All of the federation’s functions will be consolidated into one of three areas: national advocacy; communications and public affairs; and finance and operations. Each area will be headed by an executive vice president.
ATA President Bill Graves said the changes are a response to members who want to make the trucking industry’s largest trade association more effective.
“We have a long history of successes on behalf of our members,” Graves said, citing pending rulemakings on electronic logging devices and creation of a clearinghouse for drug and alcohol test results, as well as efforts to fight against tolling and sleep apnea “guidance.”
“We know our members expect and demand even more success in the future, and that’s why after examining our organization from top to bottom we have chosen to consolidate a number of our divisions to meet those expectations,” Graves said.
Graves told Transport Topics that a reassessment of policy priorities will take place this week at a meeting of the ATA Executive Committee in Washington, D.C.
“The issues are many, and we want to make sure that we are representing the interests of members as accurately and precisely as we can,” Graves said. “The days when ATA can be all things to all people may be behind us.”
ATA Chairman Philip Bryd Sr., president of Bulldog Hiway Express in Charleston, S.C., said, “By simplifying ATA’s organization, we are strengthening the association and enhancing the professional staff’s ability to represent motor carriers of all stripes.”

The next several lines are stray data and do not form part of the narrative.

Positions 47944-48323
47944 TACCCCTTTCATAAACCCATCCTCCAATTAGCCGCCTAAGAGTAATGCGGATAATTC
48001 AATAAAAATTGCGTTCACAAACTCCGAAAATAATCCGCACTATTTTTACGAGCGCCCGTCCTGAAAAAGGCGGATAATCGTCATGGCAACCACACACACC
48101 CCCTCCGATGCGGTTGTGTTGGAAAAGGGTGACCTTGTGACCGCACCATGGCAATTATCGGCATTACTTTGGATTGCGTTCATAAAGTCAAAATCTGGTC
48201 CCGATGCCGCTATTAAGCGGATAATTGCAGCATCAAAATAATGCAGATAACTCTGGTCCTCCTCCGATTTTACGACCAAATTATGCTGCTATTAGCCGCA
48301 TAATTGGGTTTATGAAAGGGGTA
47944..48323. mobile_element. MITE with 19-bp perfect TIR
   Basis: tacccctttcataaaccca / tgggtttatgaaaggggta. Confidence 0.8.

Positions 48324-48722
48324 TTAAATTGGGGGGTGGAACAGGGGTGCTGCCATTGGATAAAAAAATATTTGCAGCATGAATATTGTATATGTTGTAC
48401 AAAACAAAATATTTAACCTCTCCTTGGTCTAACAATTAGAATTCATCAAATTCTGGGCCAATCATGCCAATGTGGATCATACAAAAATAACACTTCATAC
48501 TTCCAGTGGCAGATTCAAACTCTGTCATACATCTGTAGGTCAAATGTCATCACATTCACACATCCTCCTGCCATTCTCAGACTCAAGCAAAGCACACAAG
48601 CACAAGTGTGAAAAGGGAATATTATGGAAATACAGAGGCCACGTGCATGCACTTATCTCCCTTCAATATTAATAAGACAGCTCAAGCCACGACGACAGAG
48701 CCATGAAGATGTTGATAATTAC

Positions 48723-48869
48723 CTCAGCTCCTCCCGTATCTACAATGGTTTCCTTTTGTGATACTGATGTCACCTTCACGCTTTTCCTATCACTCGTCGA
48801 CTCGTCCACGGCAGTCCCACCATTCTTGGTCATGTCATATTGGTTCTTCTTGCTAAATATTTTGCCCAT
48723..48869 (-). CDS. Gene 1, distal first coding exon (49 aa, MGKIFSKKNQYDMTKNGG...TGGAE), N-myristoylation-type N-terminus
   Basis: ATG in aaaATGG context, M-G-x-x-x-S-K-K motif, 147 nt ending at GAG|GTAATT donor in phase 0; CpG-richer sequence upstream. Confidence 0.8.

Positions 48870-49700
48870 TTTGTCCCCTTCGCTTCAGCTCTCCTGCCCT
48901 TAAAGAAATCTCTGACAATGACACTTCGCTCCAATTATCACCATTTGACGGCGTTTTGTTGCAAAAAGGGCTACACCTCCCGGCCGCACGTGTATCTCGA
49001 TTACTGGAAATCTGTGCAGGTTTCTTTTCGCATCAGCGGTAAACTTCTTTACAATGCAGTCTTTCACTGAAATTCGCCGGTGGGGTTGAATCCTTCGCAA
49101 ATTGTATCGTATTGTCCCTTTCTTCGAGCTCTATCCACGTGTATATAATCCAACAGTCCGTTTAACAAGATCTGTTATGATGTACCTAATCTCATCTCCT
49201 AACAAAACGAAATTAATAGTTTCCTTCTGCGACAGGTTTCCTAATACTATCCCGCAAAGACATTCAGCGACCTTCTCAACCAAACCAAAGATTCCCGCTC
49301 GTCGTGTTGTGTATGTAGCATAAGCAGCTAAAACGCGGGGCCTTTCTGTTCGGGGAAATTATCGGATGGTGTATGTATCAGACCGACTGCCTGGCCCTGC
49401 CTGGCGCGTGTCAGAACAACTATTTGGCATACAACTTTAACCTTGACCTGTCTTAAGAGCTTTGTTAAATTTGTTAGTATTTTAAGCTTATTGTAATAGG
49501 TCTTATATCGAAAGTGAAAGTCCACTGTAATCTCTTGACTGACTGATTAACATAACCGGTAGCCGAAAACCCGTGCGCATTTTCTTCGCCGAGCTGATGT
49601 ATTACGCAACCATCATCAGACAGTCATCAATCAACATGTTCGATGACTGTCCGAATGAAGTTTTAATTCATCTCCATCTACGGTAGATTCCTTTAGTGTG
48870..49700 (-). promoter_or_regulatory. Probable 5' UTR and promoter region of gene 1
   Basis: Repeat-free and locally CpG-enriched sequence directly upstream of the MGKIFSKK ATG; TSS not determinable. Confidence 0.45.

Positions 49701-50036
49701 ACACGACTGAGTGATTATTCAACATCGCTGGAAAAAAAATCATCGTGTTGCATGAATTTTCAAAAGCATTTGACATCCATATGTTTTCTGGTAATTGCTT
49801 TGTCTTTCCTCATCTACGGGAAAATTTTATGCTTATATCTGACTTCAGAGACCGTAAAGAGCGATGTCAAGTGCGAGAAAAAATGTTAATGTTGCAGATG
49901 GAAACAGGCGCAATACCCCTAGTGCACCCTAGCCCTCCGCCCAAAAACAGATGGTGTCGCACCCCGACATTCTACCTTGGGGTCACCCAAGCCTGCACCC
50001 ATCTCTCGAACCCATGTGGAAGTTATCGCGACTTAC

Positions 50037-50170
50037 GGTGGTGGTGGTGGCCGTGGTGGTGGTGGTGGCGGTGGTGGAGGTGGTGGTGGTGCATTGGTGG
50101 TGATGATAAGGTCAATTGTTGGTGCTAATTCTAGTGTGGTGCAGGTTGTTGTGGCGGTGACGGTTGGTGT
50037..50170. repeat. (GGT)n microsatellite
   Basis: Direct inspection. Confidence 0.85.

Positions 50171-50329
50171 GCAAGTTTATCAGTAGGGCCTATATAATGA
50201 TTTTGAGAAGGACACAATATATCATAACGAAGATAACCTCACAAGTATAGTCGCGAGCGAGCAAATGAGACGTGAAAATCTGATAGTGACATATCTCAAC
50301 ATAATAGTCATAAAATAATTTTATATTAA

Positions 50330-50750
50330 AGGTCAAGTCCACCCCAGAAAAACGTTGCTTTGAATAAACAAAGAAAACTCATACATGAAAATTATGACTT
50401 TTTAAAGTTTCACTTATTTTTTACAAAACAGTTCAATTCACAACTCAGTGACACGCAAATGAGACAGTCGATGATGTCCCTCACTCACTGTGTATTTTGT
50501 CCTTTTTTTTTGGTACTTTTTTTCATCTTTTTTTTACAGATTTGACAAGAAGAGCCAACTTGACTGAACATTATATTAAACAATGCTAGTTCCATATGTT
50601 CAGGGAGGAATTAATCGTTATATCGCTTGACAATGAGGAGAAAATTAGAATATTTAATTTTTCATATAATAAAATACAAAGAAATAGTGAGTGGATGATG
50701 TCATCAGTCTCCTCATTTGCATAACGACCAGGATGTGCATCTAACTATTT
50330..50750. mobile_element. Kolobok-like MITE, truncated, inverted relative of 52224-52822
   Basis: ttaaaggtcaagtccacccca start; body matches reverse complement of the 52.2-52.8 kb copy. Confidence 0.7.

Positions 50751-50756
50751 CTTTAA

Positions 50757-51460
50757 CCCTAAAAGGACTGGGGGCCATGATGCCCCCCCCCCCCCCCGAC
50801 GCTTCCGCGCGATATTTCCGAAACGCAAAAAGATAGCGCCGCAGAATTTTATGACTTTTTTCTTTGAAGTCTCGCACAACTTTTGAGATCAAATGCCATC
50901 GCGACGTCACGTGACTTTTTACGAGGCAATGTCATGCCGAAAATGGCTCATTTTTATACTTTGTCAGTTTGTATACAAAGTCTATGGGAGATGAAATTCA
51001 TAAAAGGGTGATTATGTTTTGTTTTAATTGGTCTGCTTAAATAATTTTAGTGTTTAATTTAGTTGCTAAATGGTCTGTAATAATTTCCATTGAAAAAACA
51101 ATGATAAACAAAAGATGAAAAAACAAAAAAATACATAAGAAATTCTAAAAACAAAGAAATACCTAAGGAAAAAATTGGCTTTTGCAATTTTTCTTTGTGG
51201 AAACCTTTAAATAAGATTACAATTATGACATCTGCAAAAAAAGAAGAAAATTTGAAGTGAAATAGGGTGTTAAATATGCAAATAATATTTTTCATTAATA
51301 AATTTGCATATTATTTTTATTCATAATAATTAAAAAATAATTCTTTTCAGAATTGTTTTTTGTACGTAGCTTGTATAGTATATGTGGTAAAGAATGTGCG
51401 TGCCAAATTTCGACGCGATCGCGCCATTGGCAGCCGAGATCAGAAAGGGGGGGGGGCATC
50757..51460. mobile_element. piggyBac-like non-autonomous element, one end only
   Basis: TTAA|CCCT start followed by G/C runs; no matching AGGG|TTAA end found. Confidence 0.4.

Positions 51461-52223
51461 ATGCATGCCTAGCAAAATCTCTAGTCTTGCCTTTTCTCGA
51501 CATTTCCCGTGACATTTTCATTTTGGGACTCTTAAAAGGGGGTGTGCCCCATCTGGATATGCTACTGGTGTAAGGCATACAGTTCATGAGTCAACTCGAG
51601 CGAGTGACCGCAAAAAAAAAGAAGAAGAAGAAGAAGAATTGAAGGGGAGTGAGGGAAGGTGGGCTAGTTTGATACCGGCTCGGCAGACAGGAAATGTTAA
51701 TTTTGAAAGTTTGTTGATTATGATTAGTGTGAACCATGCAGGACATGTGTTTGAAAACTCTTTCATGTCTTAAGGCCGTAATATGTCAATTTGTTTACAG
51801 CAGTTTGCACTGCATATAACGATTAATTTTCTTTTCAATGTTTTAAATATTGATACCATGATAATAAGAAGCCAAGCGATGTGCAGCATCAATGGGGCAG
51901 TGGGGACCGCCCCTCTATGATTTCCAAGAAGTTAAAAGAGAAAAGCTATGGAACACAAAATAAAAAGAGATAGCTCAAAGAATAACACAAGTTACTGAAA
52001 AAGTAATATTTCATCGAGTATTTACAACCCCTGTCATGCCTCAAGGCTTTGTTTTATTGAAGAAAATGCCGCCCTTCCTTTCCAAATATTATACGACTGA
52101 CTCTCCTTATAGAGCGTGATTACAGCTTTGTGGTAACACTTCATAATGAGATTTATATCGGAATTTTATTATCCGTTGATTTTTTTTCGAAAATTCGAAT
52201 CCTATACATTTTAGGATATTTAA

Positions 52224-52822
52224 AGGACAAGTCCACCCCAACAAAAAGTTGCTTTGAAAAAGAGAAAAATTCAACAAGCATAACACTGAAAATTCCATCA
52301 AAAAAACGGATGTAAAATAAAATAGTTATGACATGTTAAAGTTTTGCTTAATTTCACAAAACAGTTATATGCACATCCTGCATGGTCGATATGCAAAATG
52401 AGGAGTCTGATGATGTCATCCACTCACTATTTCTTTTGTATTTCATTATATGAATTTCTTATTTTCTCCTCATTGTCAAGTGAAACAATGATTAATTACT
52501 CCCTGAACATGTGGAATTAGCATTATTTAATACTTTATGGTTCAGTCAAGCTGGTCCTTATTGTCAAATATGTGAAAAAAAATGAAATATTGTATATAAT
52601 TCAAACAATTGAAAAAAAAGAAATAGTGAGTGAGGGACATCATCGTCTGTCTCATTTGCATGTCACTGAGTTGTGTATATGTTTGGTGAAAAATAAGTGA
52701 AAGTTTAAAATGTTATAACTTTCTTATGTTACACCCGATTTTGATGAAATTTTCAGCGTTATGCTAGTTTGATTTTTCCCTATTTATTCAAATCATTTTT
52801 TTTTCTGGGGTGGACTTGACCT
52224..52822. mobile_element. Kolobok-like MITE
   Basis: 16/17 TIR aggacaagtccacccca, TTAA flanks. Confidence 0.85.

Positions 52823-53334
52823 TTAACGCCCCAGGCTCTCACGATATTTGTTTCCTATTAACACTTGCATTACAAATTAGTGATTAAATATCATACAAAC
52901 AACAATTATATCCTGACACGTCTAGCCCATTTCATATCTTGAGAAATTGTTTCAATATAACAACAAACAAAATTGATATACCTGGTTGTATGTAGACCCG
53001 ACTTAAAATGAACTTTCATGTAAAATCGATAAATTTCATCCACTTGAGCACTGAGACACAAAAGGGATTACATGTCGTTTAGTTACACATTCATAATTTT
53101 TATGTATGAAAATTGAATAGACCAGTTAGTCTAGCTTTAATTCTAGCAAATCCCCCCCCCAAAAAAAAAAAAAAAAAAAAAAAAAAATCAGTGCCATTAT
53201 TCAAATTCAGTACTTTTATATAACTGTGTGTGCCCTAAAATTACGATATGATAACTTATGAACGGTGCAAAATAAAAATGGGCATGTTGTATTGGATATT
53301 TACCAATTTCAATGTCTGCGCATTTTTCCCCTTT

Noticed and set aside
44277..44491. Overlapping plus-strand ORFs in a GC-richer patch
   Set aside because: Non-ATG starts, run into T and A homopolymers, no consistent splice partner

As reported, Graves said that Dave Osiecki will head up all advocacy activities, including legal and regulatory affairs. He also will serve as ATA’s liaison with 50 state trucking associations and affiliated conferences and councils.
In addition, Jeff Mason, who joined ATA in April as senior vice president of communications, will be responsible for Transport Topics Publishing Group, public affairs and ATA image and industry outreach programs.
Karla Hulett, who has been ATA’s chief financial officer, will serve as chief operating officer and oversee membership and marketing, meetings, accounting, information technology and human resources operations.
“ATA will continue to be the most powerful voice on behalf of the trucking industry on Capitol Hill, in the media and in the public,” Graves said. “These changes will allow us to more effectively serve our members and respond to our rapidly changing world.”